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View Full Version : Incident in Tuck's last Wednesday



KD Talbot
04-11-2008, 08:06 PM
Please use extreme caution if planning a trip to Tuck's this spring! From the Berlin SUN

Skier injured in Tucks on the way to recovery, say friends

Gail Scott

PINKHAM NOTCH— The skier injured in an icefall in Tuckerman Ravine Wednesday has had surgery to mend his head wounds and has been released from the hospital, say friends who came to his rescue.
The injured man, Adam Hudson, of Bolton Valley, Vt., was one of some 15 skiing professionals who had converged on Tuckerman Ravine on Mount Washington when the Bolton Valley Ski Resort, of Bolton Valley, Vt., shut down the season, said Dan Wilcox, 30, who lists his address as Bolton Valley
“As soon as our season is over, we head for Tuckerman,” said Wilcox. “It’s our end of the year break.”
Wilcox said the group had converged behind Lunch Rocks at the edge of the main cirque to wait for the snow to warm in the sun before beginning their ski day on Wednesday, having been camping in the ravine since Monday. Lunch Rocks is a well-known feature to Tuckerman Ravine skiers. Wilcox said they understood that would be the safest place to wait.
When the warming sun loosed an icefall “one chunk came through the Gun Hole of Patrol Rock,” said Wilcox, speaking of Tuckerman Ravine’s Lunch Rock features named over the years. “It was a 12 to 15 pound chunk of ice.”
Hudson was hit full in the face. The ice ripped open his nose, exposing a nasal passage, said Wilcox. The ice appeared also to have “blown one pupil,” he said.
Some of the skiers had with them their professional rescue kit and an emergency medical cache is stowed by the U.S. Forest Service at Lunch Rocks. The group immediately went into rescue mode, said Wilcox, packing the wound and carrying Hudson to a second cache in the Ravine where they found a litter to belay Hudson to the Hermit Lake hut, where the Forest Service was able to take Hudson and speed him via snowmobile to Pinkham Notch where an ambulance picked him up and transported him to the Androscoggin Valley Hospital.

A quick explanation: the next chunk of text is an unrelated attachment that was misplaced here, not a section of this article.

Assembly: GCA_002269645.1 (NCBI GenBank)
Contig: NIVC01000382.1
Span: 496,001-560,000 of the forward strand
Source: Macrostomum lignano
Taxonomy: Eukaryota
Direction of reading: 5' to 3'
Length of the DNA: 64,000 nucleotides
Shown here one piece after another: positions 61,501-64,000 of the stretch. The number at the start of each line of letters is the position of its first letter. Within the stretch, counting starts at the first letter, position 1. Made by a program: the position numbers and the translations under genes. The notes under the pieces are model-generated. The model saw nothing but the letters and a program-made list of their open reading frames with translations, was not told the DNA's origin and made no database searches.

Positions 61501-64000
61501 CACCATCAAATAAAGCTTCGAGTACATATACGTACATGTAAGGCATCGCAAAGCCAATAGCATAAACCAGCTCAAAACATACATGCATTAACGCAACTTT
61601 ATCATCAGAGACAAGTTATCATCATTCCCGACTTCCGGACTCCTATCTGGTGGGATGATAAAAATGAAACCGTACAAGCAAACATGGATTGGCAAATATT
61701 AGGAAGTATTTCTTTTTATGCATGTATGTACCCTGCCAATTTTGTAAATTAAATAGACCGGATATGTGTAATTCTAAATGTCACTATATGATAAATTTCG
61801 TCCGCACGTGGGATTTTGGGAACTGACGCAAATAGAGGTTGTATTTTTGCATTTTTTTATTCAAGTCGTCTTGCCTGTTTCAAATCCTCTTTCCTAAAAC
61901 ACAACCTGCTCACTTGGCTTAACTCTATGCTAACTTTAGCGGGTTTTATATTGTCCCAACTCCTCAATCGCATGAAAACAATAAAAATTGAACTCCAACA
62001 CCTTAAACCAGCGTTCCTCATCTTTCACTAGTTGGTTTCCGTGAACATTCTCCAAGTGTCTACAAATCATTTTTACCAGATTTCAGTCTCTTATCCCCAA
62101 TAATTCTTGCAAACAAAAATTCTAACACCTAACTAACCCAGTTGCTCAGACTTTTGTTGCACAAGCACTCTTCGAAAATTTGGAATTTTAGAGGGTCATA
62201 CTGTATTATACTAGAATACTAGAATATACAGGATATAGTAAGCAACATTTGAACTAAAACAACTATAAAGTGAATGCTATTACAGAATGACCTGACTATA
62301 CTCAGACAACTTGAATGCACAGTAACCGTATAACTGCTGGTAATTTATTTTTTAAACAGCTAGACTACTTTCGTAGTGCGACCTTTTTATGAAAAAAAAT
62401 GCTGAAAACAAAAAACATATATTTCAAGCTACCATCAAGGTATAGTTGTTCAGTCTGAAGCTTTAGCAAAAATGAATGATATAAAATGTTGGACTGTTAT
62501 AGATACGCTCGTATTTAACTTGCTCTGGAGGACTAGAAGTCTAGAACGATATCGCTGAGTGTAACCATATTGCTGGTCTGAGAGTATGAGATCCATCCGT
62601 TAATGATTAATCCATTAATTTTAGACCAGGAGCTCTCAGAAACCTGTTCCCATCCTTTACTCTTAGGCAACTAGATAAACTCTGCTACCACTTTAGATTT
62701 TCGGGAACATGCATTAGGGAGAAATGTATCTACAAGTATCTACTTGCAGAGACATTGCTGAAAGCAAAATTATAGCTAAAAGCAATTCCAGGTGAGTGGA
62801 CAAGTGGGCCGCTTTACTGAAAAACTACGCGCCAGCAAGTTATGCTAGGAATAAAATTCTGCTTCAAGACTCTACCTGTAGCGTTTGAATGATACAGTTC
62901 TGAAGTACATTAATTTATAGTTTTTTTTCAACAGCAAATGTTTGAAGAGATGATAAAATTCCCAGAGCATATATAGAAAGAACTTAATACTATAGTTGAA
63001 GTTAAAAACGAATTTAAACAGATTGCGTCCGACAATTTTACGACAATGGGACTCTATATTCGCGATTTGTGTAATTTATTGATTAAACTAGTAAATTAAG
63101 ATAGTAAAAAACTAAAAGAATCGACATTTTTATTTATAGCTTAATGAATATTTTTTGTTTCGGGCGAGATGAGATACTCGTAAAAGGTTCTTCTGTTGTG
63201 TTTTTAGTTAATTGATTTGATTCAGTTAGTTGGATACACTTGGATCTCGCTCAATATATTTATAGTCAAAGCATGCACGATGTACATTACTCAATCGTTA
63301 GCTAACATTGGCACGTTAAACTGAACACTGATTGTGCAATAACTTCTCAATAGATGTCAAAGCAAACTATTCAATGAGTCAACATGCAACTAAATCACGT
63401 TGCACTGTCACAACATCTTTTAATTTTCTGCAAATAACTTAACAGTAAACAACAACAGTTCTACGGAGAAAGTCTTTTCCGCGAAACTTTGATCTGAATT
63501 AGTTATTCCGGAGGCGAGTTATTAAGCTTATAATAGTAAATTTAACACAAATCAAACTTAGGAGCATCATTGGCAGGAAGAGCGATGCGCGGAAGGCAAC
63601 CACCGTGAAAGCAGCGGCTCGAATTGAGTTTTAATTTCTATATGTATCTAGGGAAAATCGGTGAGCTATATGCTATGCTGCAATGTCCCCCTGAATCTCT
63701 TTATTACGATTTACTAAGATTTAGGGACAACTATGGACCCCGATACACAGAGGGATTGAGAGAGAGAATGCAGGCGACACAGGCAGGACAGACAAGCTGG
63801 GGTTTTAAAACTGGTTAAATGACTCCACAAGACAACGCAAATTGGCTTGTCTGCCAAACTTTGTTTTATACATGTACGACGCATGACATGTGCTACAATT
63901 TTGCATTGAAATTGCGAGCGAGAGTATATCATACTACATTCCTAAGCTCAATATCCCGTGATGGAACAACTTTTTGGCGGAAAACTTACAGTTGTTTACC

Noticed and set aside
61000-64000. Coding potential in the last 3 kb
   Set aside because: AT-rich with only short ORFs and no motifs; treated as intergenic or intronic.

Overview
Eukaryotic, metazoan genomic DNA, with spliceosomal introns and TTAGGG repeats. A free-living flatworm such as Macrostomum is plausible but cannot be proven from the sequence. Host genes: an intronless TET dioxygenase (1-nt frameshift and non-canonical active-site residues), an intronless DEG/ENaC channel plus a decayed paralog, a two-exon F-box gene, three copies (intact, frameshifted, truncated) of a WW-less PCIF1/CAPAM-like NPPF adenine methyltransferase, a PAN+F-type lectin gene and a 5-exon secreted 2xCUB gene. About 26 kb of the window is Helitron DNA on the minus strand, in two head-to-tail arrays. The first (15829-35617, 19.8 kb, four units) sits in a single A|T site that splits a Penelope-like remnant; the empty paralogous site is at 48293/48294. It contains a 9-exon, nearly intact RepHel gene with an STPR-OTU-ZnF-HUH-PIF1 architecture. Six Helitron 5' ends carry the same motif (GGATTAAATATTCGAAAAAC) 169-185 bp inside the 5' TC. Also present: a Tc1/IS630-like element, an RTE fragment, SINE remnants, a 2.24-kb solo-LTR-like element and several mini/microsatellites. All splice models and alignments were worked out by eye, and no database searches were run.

Wilcox said it had taken the group just an hour and a half from injury to the ambulance, glad to have been able to swiftly muster all their professional skills to help save a friend.
Hudson’s wounds were so severe that he was air transported to “Fletcher Allen,” said Wilcox. Fletcher Allen Health Care has a Division of Plastic, Reconstructive, and Cosmetic Surgery, according to its Web site. The facility is affiliated with the University of Vermont College of Medicine in Burlington, Vt.
Wilcox said that he understood that Hudson was treated immediately and was discharged from the hospital Thursday.
But he didn’t expect Hudson to join the rest of the Bolton Valley group as they move on to skiing in the Adirondacks.
“There will be a lot of swelling to deal with,” he said, regretfully. “He (Hudson) probably won’t be back until next (ski season).
Meanwhile, the rest of the crew goes on to ski until the end of a time they can find snow in the Northeast, missing Hudson.
“The snow pack is unbelievable this year,” said Wilcox.

KDT

Bill O
04-11-2008, 08:32 PM
Sounds lucky to have such a quick (relatively speaking) evacuation. In a few weeks it would have taken them several more hours to get him safely down the mountain.

KD Talbot
04-11-2008, 08:52 PM
Very fortunate that he was with friends that knew what to do, had stuff with them, knew where the other stuff was, and had the ability to get him out that quickly. The pain must have been intense and I'm sure shock was setting in, though he was probably unconscious. (I hope, for his sake.) Nasty.

KDT

billysinc
04-11-2008, 08:55 PM
We had just reached treeline when we heard the snowmobile heading up. We met up with someone on the summit who said he was there as they were loading him on the litter. He said his head was pretty heavily wrapped.

Charlie
04-11-2008, 09:00 PM
wow it is nice to have a plan and to know what to do if something goes bad .
glad he is ok

Steve M
04-11-2008, 11:35 PM
It just shows that everyone that goes out in the back country should have a knowledge of first aid. You never know what might happen and it usually happens really fast.